Mark Arbib, are there no working families needing representation by the Labor Party in Mayo or Lyne? Why didn’t the Party run a candidate?
SENATOR MARK ARBIB:
These were heartland Coalition seats. Very safe seats, around 10% in both seats, Lyne used to be a seat up around 16%. So really we didn’t see much point in it, there was no chance of us winning those seats. I mean for Mitch to say…
But you didn’t even run.
Hang on a second Mitch. For Mitch to say that Mayo was a good result for the Liberal Party is absolutely ridiculous. To see a swing like that and almost lose a safe Liberal Party seat to the Greens is really, they went close to losing that seat. So it’s a terrible result for the Liberal Party and a terrible result for Brendan Nelson. The strategy behind it, I just have no idea. I mean they pick a candidate who is actually one of the key advisers on WorkChoices, key advisers on WorkChoices. Brendan Nelson was rarely in the seat if at all…what are they trying to do…
Mark this is hysterical. Mark you didn’t even have a candidate in the field…
Hey Mitch, Mitch…
How can you criticise our candidate when you didn’t even have a candidate in the field?
Mitch….let me finish Mitch…
This is bizarre…
Let me finish Mitch. The Coalition, not just the Liberal Party, not just there, but in the seat of Lyne, the National Party never spoke about Brendan Nelson. He wasn’t on their campaign material, he wasn’t on their how-to-votes. There was no photos of him, there was no posters of him, he wasn’t in the seats. What was the strategy they were actually trying to attempt? It was a terrible strategy. And they got smashed. In the seat of Lyne, a 30% swing against them on the primary, that is a massive swing. They couldn’t, the National Party couldn’t staff their polling booths…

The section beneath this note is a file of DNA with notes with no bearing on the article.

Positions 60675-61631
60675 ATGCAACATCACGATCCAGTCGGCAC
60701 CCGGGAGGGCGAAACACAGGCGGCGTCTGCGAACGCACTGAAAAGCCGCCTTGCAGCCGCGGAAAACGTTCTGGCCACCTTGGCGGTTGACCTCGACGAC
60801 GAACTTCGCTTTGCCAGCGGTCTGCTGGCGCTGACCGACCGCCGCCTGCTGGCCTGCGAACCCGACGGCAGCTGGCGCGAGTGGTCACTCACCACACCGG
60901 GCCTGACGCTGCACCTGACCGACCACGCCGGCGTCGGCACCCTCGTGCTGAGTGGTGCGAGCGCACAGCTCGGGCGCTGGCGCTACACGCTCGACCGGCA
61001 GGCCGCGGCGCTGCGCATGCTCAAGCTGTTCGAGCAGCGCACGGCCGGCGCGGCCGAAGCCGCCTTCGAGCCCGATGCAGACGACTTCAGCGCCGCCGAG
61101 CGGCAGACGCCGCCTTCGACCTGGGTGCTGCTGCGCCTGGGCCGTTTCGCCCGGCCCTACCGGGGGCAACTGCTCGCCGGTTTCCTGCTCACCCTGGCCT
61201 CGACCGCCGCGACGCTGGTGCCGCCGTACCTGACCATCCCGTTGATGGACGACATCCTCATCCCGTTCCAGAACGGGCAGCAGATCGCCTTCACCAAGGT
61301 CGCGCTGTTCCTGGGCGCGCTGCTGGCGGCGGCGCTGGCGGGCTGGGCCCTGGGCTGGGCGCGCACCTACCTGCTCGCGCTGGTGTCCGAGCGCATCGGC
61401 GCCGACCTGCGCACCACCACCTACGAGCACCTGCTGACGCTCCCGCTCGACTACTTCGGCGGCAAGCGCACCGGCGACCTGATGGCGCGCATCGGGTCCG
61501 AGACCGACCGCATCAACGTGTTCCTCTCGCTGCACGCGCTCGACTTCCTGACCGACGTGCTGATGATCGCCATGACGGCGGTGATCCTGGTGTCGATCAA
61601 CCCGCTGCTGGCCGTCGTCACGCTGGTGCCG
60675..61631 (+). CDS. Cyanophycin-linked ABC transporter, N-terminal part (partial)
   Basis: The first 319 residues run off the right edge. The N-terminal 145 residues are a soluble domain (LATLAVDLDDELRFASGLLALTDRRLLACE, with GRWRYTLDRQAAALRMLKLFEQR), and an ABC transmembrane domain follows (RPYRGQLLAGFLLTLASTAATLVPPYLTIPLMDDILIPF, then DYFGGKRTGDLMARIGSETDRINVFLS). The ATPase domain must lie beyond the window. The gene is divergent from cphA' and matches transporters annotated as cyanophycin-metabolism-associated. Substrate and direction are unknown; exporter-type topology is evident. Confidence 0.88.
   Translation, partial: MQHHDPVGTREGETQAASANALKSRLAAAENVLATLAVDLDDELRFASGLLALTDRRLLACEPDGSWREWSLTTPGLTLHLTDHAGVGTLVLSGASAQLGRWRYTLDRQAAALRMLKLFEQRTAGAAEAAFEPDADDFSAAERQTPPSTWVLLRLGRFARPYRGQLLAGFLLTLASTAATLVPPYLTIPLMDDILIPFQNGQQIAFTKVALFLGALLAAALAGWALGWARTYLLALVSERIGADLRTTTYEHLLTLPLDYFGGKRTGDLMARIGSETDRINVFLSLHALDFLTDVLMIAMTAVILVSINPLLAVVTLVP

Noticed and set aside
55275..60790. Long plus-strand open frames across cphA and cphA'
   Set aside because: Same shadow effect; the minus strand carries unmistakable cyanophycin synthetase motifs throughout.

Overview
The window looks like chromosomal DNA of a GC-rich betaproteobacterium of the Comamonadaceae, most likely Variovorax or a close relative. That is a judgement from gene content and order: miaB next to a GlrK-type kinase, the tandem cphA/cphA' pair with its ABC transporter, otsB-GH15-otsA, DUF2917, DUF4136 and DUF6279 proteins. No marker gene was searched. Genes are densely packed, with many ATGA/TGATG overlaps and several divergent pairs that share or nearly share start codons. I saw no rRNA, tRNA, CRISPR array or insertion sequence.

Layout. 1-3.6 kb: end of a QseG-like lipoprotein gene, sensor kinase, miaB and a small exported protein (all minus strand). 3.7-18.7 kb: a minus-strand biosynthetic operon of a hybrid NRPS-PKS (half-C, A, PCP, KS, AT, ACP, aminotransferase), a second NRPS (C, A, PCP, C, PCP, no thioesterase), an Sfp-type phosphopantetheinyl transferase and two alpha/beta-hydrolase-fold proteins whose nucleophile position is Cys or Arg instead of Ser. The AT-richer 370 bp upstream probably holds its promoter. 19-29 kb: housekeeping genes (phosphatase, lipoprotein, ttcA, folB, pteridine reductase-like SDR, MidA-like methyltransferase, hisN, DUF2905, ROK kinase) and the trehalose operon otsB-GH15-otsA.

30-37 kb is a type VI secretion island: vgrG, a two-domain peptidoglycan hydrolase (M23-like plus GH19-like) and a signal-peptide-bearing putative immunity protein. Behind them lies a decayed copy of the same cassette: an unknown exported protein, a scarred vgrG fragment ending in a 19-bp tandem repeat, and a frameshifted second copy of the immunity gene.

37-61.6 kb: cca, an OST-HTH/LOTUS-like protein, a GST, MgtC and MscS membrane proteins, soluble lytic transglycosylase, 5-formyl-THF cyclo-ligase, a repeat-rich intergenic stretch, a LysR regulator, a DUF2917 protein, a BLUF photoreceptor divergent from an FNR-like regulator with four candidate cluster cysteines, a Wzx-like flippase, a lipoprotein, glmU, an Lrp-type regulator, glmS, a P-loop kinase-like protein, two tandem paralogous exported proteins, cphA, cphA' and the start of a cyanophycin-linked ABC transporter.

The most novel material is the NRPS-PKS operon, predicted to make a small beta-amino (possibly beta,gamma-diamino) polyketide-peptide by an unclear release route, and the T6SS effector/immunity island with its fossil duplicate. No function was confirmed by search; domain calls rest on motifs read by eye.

Mark, not only was there no Kevin Rudd, there was no Labor candidate in either seat.
But Mitch, if that’s all you got Mitch it ain’t much.
After the result in Lyne, the Nationals now just have nine sitting Members in the House of Representatives. Senator Fifield, one of the options being canvassed is that the Party may consider breaking away from the Coalition. Especially after this good result in WA that would certainly send a shiver down the Liberal spine wouldn’t it?
Well I think you’ve got to draw a bit of a box around the seat of Lyne. Rob Oakeshott is something of a political phenomenon. Labor can’t take any heart from his result. He is a centre-right candidate. He’s a former federal Coalition staffer and a former state National Party MP so there’s no reason for celebration for Labor on that front. But in relation to the National Party more broadly, I think they do have a bit of an identity crisis at the moment. In Queensland, the National Party want to merge with us and basically become Liberals. In South Australia the Nationals are in Coalition with Labor. And in Western Australia the National Party can’t seem to work out at the moment whether they want to support a Liberal Government or a Labor Government. It’s an interesting situation. The only places where the National Party have a clear sense of themselves and what they want to achieve are obviously, the federal Coalition in Canberra. But also in the Victorian and New South Wales Parliaments where they’ve taken I think the correct view that they’re a strong and proud independent party but one that works closely in Coalition with the Liberal Party. I think that’s the right model. I’ve gotta say, in relation to the merger in Queensland, I do think it’s folly and I wouldn’t be unhappy if it didn’t go ahead. I think the best model for the Coalition parties is to be separate parties but to work closely together. That is the best way to maximise the non-Labor vote.